Investigating the Social Ecological Contexts of Opioid Use Disorder and Poisoning Hospitalizations in Pennsylvania.

J Stud Alcohol Drugs 2018 Nov;79(6):899-908

Prevention Research Center, Pacific Institute for Research and Evaluation, Berkeley, California.

Objective: Opioid use disorder (OUD) and overdose rates have been sharply on the rise in the United States. Although systematic patterns of geographic variation in OUD and opioid overdose have been identified, the factors that explain why opioid-related hospitalizations increase in certain areas are not well understood.

Method: We examined Pennsylvania Health Care Cost Containment Council (PHC4) hospital inpatient discharge data at the ZIP code level to measure the geographic growth and spread of OUD as measured by 44 quarters of inpatient hospitalization data (from 2004 through 2014) for the entire state of Pennsylvania (n = 16,275 ZIP codes). Read More

View Article

Download full-text PDF

Source
http://www.ncbi.nlm.nih.gov/pmc/articles/PMC6308174PMC
November 2018
1 Read

Prescription-, Illicit-, and Self-Harm Opioid Overdose Cases Treated in Hospital.

J Stud Alcohol Drugs 2018 Nov;79(6):893-898

Department of Psychiatry, University of Rochester Medical Center, Rochester, New York.

Objective: Research suggests unintentional overdose on prescription drugs and intentional self-harm cases differ fundamentally from unintentional illicit drug overdoses, but there are few data on opioid overdose per se.

Method: We analyzed consecutive opioid overdose patients age 13 and over (N = 435) treated by a toxicology consult service to compare three poisoning groups: unintentional illicit drug (illicit, n = 128), unintentional prescription drug (prescription, n = 217), and intentional self-harm (self-harm, n = 90). The groups were compared on key characteristics of the poisoning events (severity, co-ingestion of non-opioid) and the hospital-based treatments required to manage the poisonings (use of antidote, provision of pharmacological support). Read More

View Article

Download full-text PDF

Source
November 2018

Television and Magazine Alcohol Advertising: Exposure and Trends by Sex and Age.

J Stud Alcohol Drugs 2018 Nov;79(6):881-892

University of Hawaii at Mānoa, Honolulu, Hawaii.

Objective: The purpose of this study was to document exposure to alcohol advertising by sex, age, and the level and type of alcohol people consume.

Method: We use unique marketing survey data that link the media individuals consume and advertising appearing in those media. Our sample of 306,451 men and women represents the population age 18 and older living in the 48 contiguous United States between 1996 and 2009. Read More

View Article

Download full-text PDF

Source
http://www.ncbi.nlm.nih.gov/pmc/articles/PMC6308172PMC
November 2018

Risk of Alcohol-Related Injury: Does Societal Drinking Context Make a Difference?

J Stud Alcohol Drugs 2018 Nov;79(6):876-880

Alcohol Research Group, Emeryville, California.

Objective: The aim of this study is to examine whether country-level frequency of drinking in a public context and in a private context is associated with rates of alcohol-related injury in emergency department studies from those same countries.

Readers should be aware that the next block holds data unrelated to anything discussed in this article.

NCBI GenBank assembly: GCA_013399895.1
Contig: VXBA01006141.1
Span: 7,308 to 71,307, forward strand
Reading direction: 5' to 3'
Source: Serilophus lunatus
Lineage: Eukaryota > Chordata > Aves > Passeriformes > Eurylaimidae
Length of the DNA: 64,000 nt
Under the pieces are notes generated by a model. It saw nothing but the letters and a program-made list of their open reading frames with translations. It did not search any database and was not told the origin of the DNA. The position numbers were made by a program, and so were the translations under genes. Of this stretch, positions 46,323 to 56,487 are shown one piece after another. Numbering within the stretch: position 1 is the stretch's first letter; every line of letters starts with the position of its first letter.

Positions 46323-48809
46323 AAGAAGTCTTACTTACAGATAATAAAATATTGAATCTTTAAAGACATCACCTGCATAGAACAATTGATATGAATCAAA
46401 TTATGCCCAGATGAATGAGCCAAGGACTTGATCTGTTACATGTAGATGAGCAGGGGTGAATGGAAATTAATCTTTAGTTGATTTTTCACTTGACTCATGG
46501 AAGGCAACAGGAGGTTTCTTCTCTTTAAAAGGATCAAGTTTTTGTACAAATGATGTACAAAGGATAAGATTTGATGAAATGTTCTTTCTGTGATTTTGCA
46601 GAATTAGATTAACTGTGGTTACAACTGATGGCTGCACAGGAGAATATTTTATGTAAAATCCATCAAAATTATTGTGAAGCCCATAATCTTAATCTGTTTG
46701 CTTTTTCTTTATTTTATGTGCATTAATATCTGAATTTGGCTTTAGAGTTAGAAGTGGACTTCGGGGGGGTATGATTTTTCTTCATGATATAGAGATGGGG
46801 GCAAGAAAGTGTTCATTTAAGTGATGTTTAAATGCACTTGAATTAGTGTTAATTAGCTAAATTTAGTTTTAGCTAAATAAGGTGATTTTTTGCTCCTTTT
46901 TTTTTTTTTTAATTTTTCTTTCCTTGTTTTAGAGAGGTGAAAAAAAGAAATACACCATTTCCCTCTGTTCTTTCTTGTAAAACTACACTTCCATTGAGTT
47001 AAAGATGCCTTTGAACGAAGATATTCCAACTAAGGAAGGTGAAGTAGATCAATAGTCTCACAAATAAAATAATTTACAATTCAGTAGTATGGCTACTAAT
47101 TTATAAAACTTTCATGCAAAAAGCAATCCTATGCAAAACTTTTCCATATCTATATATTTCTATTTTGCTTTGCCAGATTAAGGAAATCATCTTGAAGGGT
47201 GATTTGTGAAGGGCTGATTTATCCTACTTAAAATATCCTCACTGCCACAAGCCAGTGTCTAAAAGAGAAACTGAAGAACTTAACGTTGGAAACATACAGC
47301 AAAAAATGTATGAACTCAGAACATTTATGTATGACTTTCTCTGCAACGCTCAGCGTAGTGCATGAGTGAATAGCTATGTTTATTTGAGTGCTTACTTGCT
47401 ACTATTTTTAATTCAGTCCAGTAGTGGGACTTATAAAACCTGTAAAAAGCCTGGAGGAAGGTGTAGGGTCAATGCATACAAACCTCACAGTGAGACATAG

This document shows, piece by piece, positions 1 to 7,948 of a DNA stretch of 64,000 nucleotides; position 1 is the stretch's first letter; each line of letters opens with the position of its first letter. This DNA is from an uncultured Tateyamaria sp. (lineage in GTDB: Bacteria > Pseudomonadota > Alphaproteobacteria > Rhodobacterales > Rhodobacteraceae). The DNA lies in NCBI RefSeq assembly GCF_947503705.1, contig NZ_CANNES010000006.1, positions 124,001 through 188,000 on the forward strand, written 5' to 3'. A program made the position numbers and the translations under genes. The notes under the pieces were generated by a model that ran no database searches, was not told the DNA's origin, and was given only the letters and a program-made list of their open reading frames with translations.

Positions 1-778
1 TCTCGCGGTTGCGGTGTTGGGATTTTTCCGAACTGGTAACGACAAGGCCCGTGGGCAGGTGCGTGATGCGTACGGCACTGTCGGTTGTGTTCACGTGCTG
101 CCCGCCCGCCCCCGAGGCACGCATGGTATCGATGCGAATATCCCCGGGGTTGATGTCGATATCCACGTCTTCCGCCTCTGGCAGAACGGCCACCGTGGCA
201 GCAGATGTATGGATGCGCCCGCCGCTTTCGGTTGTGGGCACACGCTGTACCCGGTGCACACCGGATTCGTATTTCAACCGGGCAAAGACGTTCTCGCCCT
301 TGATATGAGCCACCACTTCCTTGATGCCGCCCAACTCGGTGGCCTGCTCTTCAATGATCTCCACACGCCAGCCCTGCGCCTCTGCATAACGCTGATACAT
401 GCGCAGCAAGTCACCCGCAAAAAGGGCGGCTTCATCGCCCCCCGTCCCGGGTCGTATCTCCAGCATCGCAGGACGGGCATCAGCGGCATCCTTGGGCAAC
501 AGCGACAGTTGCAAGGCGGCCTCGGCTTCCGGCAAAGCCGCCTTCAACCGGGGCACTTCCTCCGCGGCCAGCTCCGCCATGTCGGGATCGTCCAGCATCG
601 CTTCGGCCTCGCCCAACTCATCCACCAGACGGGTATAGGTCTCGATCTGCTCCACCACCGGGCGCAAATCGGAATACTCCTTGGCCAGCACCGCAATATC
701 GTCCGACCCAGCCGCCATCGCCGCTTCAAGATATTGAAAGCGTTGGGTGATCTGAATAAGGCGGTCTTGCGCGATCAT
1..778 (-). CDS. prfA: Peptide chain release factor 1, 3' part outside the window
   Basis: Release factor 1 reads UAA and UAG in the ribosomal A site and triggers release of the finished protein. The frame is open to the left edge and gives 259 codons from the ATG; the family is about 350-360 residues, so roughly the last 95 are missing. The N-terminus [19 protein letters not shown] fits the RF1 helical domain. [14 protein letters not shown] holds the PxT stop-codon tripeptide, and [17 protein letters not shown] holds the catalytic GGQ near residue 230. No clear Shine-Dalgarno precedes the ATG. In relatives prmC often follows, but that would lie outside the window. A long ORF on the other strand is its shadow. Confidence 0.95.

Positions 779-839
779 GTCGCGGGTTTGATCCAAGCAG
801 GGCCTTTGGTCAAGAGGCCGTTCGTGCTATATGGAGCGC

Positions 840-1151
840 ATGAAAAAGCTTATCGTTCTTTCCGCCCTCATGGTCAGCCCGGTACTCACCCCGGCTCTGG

Method: Emergency department data on 5,104 injured patients in 10 countries from the International Collaborative Alcohol and Injury Study (ICAIS) and aggregate level drinking context data from the Gender, Alcohol and Culture: An International Study (GENACIS) are analyzed. The association of societal drinking context (public and private) with variation in the rate of self-reported drinking before injury is examined using multilevel modeling. Read More

View Article

Download full-text PDF

Source
http://www.ncbi.nlm.nih.gov/pmc/articles/PMC6308177PMC
November 2018

Collegiate Binge Drinking and Social Media Use Among Hispanics and Non-Hispanics.

J Stud Alcohol Drugs 2018 Nov;79(6):868-875

School of Journalism and Mass Communication, Texas State University, San Marcos, Texas.

Objective: College students' reliance on social media is both a risk factor for alcohol-related problems and a possible avenue for intervention. Greater understanding of students' social media habits in relation to drinking may lead to more effective prevention efforts. This study examined the use of alcohol and social media in Hispanic and non-Hispanic college students with and without a history of binge drinking. Read More

View Article

Download full-text PDF

Source
November 2018
1 Read
2.760 Impact Factor

U.S. College Students' Social Network Characteristics and Perceived Social Exclusion: A Comparison Between Drinkers and Nondrinkers Based on Past-Month Alcohol Use.

J Stud Alcohol Drugs 2018 Nov;79(6):862-867

Center for Alcohol and Addiction Studies, Brown University, Providence, Rhode Island.

Objective: There is a general perception on college campuses that alcohol use is normative. However, nondrinking students account for 40% of the U.S. Read More

View Article

Download full-text PDF

Source
http://www.ncbi.nlm.nih.gov/pmc/articles/PMC6308176PMC
November 2018

Substance Use Disorders Among Veterans in a Nationally Representative Sample: Prevalence and Associated Functioning and Treatment Utilization.

J Stud Alcohol Drugs 2018 Nov;79(6):853-861

Center for the Study of Healthcare Innovation, Implementation & Policy, VA Greater Los Angeles Healthcare System, Los Angeles, California.